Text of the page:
Five-over-Two Variations

The easiest way to create a five-over-two polyrhythm, or five equally spaced notes over two beats, is to play quintuplet single strokes across two different surfaces. In Exercise 1 we have a bar of 2/4 with the bass drum in quarter notes, which represents the two layer of a five-over-two grouping. We’ll play quintuplet singles between the hi-hat and ghost notes on the snare to start building our layer of five.

The hi-hat pattern in the previous example is already playing five equally spaced notes over two quarter-note beats on the bass drum. Before we dive into all the fun ways we can manipulate these groupings, let’s first turn this idea into a 4/4 drum groove to create a musical framework for internalizing the feel of five-over-two.

The first two beats of Exercise 2 are very similar to Exercise 1. The kick on beat 2 is pulled back by one quintuplet partial, and the ghost note on beat 2 becomes a backbeat. You may want to isolate this first half of the bar before attacking the entire phrase. The second half of the beat embellishes this first half quite heavily while still retaining the layer of five on the hi-hat with open and closed notes.

If you look at Exercise 1 and compare the ghost notes to the bass drum, we still see five equally spaced notes across two beats. However, instead of both rhythms starting together on beat 1, they line up on beat 2. A lot of the magic in polyrhythmic phrasing comes from shifting each side of the grouping to different parts of the beat. The overarching theme of this New Perspective series is that there doesn’t need to be a point where both sides of a polyrhythm line up—if we’re creative in our use of subdivisions. Be sure to check out the Five and Seven over Two chapter in my new book, Progressive Drumming Essentials, to further explore these permutations.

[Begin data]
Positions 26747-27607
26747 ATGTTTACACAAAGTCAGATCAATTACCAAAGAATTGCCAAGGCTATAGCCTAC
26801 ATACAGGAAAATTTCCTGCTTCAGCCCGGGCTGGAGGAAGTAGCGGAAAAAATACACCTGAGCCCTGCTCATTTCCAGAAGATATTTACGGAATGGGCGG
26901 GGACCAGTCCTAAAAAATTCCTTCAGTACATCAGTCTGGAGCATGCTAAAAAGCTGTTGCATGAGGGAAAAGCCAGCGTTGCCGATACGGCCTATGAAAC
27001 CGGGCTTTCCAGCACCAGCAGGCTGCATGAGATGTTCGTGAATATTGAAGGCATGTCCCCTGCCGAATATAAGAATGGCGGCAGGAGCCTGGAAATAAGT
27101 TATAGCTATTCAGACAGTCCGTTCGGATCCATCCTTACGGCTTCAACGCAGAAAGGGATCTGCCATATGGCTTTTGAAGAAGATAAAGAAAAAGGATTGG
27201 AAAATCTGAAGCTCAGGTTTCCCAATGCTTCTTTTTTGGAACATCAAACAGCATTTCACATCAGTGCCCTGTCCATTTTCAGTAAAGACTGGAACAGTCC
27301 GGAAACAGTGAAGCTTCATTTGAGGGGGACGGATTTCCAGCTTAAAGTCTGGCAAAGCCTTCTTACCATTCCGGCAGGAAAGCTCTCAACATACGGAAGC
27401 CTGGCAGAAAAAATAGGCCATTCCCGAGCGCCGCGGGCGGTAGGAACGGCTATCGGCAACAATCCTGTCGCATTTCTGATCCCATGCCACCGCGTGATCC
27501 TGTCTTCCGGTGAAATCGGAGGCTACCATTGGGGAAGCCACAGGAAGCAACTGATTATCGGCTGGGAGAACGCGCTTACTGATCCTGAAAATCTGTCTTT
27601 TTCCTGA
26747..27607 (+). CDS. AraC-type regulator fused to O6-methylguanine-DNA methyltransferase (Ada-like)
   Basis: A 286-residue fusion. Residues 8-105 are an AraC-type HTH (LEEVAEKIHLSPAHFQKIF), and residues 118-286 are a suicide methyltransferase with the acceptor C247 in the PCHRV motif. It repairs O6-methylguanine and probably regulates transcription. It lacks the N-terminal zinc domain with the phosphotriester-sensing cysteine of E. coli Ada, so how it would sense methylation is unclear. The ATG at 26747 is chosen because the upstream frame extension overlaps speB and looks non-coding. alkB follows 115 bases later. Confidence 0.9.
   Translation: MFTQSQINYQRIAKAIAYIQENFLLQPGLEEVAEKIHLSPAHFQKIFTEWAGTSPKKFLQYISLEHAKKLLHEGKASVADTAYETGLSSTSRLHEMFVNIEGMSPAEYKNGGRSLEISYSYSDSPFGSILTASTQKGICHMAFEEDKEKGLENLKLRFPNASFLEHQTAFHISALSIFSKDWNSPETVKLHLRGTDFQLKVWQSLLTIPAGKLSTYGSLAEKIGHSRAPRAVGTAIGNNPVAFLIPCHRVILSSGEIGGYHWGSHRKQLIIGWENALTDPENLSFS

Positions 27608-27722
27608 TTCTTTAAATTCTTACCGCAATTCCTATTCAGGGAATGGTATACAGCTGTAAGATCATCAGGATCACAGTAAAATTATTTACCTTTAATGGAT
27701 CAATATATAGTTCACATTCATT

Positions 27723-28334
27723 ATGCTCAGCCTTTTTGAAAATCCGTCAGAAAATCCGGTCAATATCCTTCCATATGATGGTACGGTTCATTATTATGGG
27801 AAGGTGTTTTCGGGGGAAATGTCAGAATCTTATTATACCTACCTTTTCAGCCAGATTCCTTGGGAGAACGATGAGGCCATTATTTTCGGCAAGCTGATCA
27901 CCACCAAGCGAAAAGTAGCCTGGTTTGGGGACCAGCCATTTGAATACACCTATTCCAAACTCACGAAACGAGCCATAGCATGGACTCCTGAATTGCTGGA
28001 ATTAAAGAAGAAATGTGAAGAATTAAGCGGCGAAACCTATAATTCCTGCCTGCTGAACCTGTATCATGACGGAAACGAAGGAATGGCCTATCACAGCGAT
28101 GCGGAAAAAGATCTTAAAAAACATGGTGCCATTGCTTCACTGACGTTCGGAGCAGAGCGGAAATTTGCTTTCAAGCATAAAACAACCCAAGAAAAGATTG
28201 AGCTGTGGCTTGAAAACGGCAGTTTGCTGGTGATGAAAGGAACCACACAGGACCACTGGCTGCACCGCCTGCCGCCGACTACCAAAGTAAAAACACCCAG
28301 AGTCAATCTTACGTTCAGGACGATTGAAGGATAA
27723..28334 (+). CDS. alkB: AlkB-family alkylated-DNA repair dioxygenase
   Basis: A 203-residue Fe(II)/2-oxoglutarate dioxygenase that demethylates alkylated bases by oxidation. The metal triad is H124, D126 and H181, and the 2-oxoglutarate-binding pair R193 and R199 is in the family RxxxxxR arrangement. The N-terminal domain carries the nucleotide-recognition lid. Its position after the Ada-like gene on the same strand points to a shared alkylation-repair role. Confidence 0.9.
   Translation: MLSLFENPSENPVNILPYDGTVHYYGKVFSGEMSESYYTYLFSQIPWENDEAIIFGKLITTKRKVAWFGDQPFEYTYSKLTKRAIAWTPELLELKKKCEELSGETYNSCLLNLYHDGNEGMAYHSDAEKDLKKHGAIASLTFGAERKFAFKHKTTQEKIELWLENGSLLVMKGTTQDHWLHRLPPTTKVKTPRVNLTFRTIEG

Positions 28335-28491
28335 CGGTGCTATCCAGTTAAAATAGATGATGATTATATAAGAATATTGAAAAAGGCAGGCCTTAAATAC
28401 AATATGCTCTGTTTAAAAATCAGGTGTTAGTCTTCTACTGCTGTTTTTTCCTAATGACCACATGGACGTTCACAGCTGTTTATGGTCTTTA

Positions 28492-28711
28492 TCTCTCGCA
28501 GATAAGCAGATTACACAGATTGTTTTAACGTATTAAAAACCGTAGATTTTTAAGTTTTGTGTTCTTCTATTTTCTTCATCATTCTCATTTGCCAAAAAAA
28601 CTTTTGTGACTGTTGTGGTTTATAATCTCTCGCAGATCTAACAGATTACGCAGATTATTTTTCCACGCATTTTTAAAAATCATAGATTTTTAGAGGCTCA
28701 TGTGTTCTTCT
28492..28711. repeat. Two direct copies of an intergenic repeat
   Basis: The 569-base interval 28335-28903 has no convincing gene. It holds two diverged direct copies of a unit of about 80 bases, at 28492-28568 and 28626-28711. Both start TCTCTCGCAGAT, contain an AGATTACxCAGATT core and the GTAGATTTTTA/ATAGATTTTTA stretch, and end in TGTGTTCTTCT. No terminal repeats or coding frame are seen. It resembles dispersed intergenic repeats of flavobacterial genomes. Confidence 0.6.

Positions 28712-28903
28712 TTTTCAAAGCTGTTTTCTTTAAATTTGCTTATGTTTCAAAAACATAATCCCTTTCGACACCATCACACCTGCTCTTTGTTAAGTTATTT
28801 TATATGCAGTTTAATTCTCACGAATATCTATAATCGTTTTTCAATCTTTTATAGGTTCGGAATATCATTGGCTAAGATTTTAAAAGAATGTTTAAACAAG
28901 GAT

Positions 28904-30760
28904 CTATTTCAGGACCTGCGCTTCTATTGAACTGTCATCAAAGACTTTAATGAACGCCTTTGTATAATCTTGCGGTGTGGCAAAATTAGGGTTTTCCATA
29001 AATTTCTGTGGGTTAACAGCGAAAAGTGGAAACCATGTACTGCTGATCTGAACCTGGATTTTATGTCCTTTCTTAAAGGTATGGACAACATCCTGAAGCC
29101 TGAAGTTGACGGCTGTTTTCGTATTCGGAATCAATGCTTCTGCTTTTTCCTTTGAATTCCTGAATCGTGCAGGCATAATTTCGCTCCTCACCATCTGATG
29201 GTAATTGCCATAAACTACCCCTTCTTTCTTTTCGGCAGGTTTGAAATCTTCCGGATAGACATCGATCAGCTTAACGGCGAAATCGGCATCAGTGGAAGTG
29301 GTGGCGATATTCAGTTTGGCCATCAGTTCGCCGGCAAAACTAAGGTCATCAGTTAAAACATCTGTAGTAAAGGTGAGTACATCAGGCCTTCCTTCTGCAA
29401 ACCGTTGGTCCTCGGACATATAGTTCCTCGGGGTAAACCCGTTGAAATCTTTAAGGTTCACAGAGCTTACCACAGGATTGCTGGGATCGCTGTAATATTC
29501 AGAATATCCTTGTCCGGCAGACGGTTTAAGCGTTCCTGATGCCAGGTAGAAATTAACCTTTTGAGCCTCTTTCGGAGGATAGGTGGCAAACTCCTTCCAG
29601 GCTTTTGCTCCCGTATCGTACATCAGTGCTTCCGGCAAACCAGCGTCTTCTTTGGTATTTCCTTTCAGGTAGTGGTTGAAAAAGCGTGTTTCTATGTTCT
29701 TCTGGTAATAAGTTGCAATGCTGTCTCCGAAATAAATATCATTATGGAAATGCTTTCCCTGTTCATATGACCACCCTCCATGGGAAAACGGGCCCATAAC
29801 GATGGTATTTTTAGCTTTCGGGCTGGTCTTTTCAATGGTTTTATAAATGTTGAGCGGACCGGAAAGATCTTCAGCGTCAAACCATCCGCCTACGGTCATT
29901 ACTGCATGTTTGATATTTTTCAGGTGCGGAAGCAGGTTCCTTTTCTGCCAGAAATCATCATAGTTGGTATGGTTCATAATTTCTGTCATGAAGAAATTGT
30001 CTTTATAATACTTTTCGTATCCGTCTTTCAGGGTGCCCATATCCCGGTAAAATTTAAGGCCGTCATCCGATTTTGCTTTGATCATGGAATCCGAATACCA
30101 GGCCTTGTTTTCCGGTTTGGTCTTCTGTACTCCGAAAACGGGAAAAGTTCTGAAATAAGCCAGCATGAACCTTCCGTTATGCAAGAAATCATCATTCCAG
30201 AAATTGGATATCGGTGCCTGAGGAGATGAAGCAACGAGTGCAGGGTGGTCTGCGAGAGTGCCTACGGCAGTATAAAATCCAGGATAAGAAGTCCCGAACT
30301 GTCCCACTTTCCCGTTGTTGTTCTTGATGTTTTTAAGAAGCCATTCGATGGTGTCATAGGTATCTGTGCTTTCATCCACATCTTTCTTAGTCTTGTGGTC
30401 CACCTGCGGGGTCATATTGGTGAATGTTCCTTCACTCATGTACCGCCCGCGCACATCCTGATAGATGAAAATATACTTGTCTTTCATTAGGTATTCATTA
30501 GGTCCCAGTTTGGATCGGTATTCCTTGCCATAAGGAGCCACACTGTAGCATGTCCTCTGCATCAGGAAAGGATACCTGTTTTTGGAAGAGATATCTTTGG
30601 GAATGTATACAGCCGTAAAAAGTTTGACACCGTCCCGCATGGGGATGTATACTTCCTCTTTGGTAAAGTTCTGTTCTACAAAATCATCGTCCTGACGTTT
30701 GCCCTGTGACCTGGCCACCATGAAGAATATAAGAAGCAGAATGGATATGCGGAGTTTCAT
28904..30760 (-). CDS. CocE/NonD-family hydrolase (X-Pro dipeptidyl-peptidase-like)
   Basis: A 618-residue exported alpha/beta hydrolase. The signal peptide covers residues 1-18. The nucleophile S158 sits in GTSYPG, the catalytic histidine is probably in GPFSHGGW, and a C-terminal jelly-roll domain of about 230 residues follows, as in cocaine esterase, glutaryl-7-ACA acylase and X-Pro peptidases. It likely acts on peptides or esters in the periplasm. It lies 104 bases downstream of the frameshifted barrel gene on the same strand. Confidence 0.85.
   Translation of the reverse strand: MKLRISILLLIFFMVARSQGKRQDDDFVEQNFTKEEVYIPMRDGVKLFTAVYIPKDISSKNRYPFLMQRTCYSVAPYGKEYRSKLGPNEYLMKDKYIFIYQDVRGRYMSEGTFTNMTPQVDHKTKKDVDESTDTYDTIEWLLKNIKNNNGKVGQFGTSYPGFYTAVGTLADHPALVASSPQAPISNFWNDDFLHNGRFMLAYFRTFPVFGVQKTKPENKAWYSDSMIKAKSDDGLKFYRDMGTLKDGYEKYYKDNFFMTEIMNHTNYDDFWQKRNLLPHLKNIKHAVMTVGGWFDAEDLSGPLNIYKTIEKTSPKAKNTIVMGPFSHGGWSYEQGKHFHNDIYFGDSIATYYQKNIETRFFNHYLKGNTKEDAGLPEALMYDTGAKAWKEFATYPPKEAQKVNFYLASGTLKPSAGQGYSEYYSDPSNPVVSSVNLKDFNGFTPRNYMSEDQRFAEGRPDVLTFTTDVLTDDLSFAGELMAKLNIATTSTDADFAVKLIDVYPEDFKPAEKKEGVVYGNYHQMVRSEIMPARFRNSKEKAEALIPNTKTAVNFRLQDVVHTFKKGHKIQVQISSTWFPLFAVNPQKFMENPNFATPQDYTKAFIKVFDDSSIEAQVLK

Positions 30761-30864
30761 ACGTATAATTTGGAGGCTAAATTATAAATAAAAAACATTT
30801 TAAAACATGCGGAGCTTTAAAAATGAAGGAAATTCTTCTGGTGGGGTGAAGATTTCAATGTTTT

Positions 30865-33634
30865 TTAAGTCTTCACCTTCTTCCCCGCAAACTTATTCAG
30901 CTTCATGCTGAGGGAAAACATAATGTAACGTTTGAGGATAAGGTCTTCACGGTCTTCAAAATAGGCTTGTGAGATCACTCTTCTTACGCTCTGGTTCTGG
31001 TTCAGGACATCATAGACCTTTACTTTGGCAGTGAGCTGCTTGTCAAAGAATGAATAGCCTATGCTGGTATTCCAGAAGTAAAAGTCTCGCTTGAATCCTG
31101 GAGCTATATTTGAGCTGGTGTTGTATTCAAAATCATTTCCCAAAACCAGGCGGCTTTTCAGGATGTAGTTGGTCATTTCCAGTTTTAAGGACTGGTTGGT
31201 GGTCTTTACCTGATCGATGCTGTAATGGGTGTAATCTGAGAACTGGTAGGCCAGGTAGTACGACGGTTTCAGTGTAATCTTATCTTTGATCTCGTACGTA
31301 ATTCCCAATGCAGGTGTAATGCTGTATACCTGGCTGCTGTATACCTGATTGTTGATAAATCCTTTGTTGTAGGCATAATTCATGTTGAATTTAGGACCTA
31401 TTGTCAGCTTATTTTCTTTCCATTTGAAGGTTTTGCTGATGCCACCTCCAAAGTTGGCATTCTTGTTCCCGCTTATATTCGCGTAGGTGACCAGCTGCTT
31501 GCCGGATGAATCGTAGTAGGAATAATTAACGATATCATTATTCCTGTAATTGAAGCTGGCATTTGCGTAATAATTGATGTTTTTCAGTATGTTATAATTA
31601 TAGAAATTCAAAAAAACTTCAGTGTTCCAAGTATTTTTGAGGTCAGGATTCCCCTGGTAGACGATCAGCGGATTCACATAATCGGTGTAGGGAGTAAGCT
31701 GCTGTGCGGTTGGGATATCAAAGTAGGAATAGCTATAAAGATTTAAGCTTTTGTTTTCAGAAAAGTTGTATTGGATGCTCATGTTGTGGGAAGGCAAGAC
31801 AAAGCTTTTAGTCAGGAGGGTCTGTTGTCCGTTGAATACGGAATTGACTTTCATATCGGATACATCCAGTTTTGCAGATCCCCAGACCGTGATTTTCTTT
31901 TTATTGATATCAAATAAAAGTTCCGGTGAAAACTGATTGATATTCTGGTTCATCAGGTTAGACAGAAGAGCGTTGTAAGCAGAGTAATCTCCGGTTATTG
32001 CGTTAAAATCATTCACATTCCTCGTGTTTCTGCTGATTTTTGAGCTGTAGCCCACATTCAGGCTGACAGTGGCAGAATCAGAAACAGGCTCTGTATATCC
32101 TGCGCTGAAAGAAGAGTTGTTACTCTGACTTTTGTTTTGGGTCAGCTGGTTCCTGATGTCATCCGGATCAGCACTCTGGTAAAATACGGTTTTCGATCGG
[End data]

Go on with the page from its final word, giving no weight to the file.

Exercise 3 sets up solid quintuplets in singles on the hi-hat. A ride bell on beat 1 and a snare backbeat on beat 2 phrase the layer of two. The five layer is pushed forward by half of one quintuplet partial and is played on the kick between the quintuplets in the hands. Count out loud slowly using the syllables “ta-ka-din-ah-gah,” and make sure the bass drum lands evenly between the counts and hi-hat quintuplets.

In Exercises 4 and 5, the ride on beat 1 has been replaced by a kick drum to make these patterns more musical. In Exercise 4, the five layer is in the same spot as in the previous example. In Exercise 5, it’s pushed forward to the next space between the second and third quintuplet partials.

There are forty different permutations of a five-over-two polyrhythm, and you can head to moderndrummer.com to see the full breakdown. The rest of this lesson sets up different types of frameworks for you to use while exploring all of those possible permutations.

First, we’ll set up a groove framework with a kick on beat 1 and our right hand playing a snare on beat 2. We’ll also play solid quintuplets with our lead hand, first on the hi-hat in Exercise 6 and then on the ride in Exercise 7. In Exercise 6, the left hand plays the five layer as aggressive snare rimshots starting between the first and second quintuplet partials. The bass drum voices the layer of two on the fourth quintuplet partial, or “ah.” The contrast of the kick-and-snare polyrhythm within the basic “boom, bap” groove is frantically energetic!